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Release: May 9, 2000

Passage of tax credit bill for disabled workers is lauded

IOWA CITY, Iowa -- Many at the University of Iowa and elsewhere are elated by the news that Iowa Gov. Tom Vilsack is expected to sign into law a tax credit bill that, among other things, could mean more jobs for persons with disabilities.

Students at the UI's College of Law Clinic and their professor Leonard Sandler helped the Systems Change Network and lawmakers draft and revise the Assistive Device Tax Credit Act, which is included in House File 2560, recently passed by the General Assembly. The amendment allows small businesses a tax credit up to $2,500 per year on the first $5,000 a small business spends to make workplace improvements for current disabled employees or those it expects to hire.

The bill's passage is "a milestone and a victory for small businesses and Iowans with disabilities," wrote Sandler to those who worked to get the bill introduced in the Iowa Legislature.

Clinic interns, second-year student Janette Rodecap and third-year student Tria Lawton-Russell, and various others, spent considerable time drafting the credit bill language for consideration by the Iowa Legislature. Together they provided the Systems Change Network, a grass-roots organization run by and for persons with disabilities, with technical assistance and advice about state and federal legislation and workforce development initiatives.

The cost of making workplace modifications varies across businesses, Rodecap said, adding that the assistive tax credit bill is an incentive to businesses to make improvements that otherwise they might not. Such modifications can include specially adapted keyboards, sound and vision enhancing equipment, and other items and technologies.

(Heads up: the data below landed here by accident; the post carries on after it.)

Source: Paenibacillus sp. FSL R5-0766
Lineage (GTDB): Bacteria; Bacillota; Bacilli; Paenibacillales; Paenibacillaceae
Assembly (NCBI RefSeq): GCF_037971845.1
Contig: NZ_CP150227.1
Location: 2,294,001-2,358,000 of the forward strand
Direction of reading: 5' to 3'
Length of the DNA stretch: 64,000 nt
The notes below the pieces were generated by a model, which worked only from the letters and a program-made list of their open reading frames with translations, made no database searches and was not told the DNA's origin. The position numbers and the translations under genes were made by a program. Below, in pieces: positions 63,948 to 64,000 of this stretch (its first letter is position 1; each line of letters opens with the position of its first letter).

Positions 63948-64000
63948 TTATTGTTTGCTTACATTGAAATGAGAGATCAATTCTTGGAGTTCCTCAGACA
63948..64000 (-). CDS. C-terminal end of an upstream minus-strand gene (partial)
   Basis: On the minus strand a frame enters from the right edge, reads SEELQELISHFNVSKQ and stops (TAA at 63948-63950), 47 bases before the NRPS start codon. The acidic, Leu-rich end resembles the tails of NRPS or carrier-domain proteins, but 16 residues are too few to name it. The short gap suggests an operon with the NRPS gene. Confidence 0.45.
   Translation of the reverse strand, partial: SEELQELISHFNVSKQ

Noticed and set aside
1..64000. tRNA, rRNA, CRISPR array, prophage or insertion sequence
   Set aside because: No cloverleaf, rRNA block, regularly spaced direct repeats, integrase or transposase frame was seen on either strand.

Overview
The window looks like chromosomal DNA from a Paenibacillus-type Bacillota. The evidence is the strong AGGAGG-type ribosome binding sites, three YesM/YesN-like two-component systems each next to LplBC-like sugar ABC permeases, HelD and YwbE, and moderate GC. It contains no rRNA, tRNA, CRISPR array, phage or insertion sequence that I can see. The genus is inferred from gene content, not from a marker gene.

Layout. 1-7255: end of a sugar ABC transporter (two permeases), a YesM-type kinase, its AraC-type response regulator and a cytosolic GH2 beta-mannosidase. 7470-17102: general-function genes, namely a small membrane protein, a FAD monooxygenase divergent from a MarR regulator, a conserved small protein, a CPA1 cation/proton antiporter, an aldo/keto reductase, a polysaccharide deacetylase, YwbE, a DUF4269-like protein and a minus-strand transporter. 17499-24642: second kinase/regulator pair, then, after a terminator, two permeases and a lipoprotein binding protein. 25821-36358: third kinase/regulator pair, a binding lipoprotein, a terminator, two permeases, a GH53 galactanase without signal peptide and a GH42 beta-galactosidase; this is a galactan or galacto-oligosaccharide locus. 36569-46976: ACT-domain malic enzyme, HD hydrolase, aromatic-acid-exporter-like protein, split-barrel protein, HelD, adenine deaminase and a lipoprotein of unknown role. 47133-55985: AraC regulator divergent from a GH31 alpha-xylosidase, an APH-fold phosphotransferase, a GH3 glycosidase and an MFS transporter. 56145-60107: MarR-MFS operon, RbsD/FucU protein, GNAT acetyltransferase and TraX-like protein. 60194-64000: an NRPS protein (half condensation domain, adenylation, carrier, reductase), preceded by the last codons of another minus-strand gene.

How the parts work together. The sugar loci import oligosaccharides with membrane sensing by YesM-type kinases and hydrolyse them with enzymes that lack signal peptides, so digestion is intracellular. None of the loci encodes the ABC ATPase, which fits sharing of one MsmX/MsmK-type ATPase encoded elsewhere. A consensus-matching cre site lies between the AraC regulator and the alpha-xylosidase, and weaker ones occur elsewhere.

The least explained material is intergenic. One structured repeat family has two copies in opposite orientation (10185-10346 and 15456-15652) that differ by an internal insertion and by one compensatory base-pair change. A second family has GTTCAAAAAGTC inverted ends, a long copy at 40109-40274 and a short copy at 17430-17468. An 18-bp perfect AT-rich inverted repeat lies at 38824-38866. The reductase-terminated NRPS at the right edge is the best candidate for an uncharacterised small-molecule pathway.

"The timing is right for this bill," says Mary Quigley, director, Iowa Program for Assistive Technology. "This bill, along with the recently enacted Medicaid buy-in legislation, addresses major barriers to employment for persons with disabilities, health insurance and workplace modifications."

Currently, a federal tax incentive that covers assistive devices applies only to small businesses that must comply with the Americans with Disabilities Act (ADA). The ADA only covers employers with 15 or more employees or businesses that are considered public accommodations.

She says at least 57,000 of the state's businesses have 20 or fewer employees. That 57,000, Quigley says, represents 90 percent of Iowa businesses and 70 percent of Iowa employees.

Small businesses are defined in the legislation as having had either gross receipts in the prior tax year of $3 million or less, or employed 14 full-time workers or fewer during a prior tax year.

The tax credit, as it reads, is applicable for the first $5,000 paid during a single tax year for the purchase, rental, or workplace modification used to increase, maintain or improve the functional capabilities of an individual with a disability in the workplace or on the job.

For more information about the Assistive Device Tax Credit, contact the University of Iowa Legal Clinic at (319) 335-9023 or Mary Quigley, co-director, Iowa Program for Assistive Technology at (319) 356-4402.